The bill will then move to the Senate, where things get tricky. To overcome a Republican filibuster, Democrats must get 60 votes; they currently hold 58 seats. With the support of the moderate trio of Snowe, Collins and Specter, they have 61 votes. Senator Ted Kennedy had come back to vote on the Senate bill earlier this week, but he is still suffering from brain cancer, and apparently has returned to Florida and won't be able to make the vote. That brings the vote total down to 60. Also, Ohio Democrat Sherrod Brown's mother died, and her memorial service is tomorrow. Most likely, the vote will be postponed until Saturday, when Brown can return. But what if something unexpected happens to another Democrat? Will a moderate Republican (say Dick Lugar of Indiana?) cross over and support the final package? They'll figure out some way to do it. It would be pretty low to filibuster the bill knowing that the Democrats would have the votes to overcome it if they were all present and voting?

THE PRESIDENT: Today, Obama continued his road tour with a speech in Peoria, IL at the Catepillar Factory. The company has claimed that if the stimulus package passes, they'll be able to rescue some jobs. With a deal already in place, the trip was mostly about symbolism. He also spoke on Capital Hill at a ceremoney honoring the 200th birthday of his favorite President Abraham Lincoln. He has another Lincoln tribute gig tonight in Springfield, IL.

PORKING US: The Republican strategy to fight the stimulus, as I have mentioned earlier, has been focused on:

-using small weird-sounding spending items to characterize the whole bill
-arguing philisophically against government spending in recession, partially denying the success for the New Deal.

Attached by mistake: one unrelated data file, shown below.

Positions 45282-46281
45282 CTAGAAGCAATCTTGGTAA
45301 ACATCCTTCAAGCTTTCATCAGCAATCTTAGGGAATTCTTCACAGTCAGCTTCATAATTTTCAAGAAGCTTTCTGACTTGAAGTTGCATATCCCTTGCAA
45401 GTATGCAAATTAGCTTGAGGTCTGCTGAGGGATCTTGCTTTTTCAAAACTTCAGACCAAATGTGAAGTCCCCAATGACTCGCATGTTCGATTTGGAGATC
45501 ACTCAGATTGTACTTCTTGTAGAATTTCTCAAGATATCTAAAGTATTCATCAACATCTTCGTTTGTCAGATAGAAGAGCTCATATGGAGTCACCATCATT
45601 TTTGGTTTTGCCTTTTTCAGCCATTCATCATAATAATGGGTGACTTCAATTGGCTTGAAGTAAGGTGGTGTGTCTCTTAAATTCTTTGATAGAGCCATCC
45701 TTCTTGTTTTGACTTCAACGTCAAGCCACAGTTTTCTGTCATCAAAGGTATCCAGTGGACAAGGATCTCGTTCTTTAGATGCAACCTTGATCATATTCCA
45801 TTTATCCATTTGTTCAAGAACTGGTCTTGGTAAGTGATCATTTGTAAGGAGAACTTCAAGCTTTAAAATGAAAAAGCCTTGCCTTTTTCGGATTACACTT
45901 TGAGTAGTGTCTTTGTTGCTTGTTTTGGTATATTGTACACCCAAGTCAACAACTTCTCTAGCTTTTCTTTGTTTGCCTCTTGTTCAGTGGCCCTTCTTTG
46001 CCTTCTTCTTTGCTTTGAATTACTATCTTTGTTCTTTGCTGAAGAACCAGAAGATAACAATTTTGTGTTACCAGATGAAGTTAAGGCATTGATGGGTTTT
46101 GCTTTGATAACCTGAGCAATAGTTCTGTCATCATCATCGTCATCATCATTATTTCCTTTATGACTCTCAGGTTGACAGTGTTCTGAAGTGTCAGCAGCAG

-newfound concern over the federal deficit.

Today, the Republican party's shenanigans went on overdrive. Rep. Jack Kingston of Georgia (one of the Strike's least favorite Reps.) went on the House floor to talk about a supposed provision in the bill that would fun "mouse research" in Speaker Pelosi's home district in San Francisco. Apparently, some Republican staffer sent over this item to the Washington Times, and it ended up on the Drudge Report (the Republican mecca website). Of course there is no such provision. There is funding for various marshing and farming activities, some of which, probably, would apply to research projects in San Francisco (the Strike's wonderful home town!). Kingston took it a step further by trashing San Francisco ad hominem. He was saying how the mice "probably walk around like San Franciscans, with sunglasses and flip flops and they go out to dinner in Sausilito." What the h@!! is he talking about?

The other curious criticism levied today was for a train track to be built from California to Las Vegas. They were calling this wasteful! How could you possibly say that is wasteful? It is infrastructure spending, which you claim to support! They're just using the term "Las Vegas" to associate a legitimate project with something "sinful." I won't waste everyone's time on these clowns, but I wanted to give you an example of what the Republican party has become.

Well, it's time for the Strike to go pack for a weekend with Lady Strike up in Syracuse, where Lady Strike is from. Posting will be light this weekend, but I'll make sure I keep you updated as the House and Senate votes on the final version of the stimulus package. Meanwhile, if there's something I miss while I'm gone, I hope our other bloggers can chip in! Thanks and have a great weekend!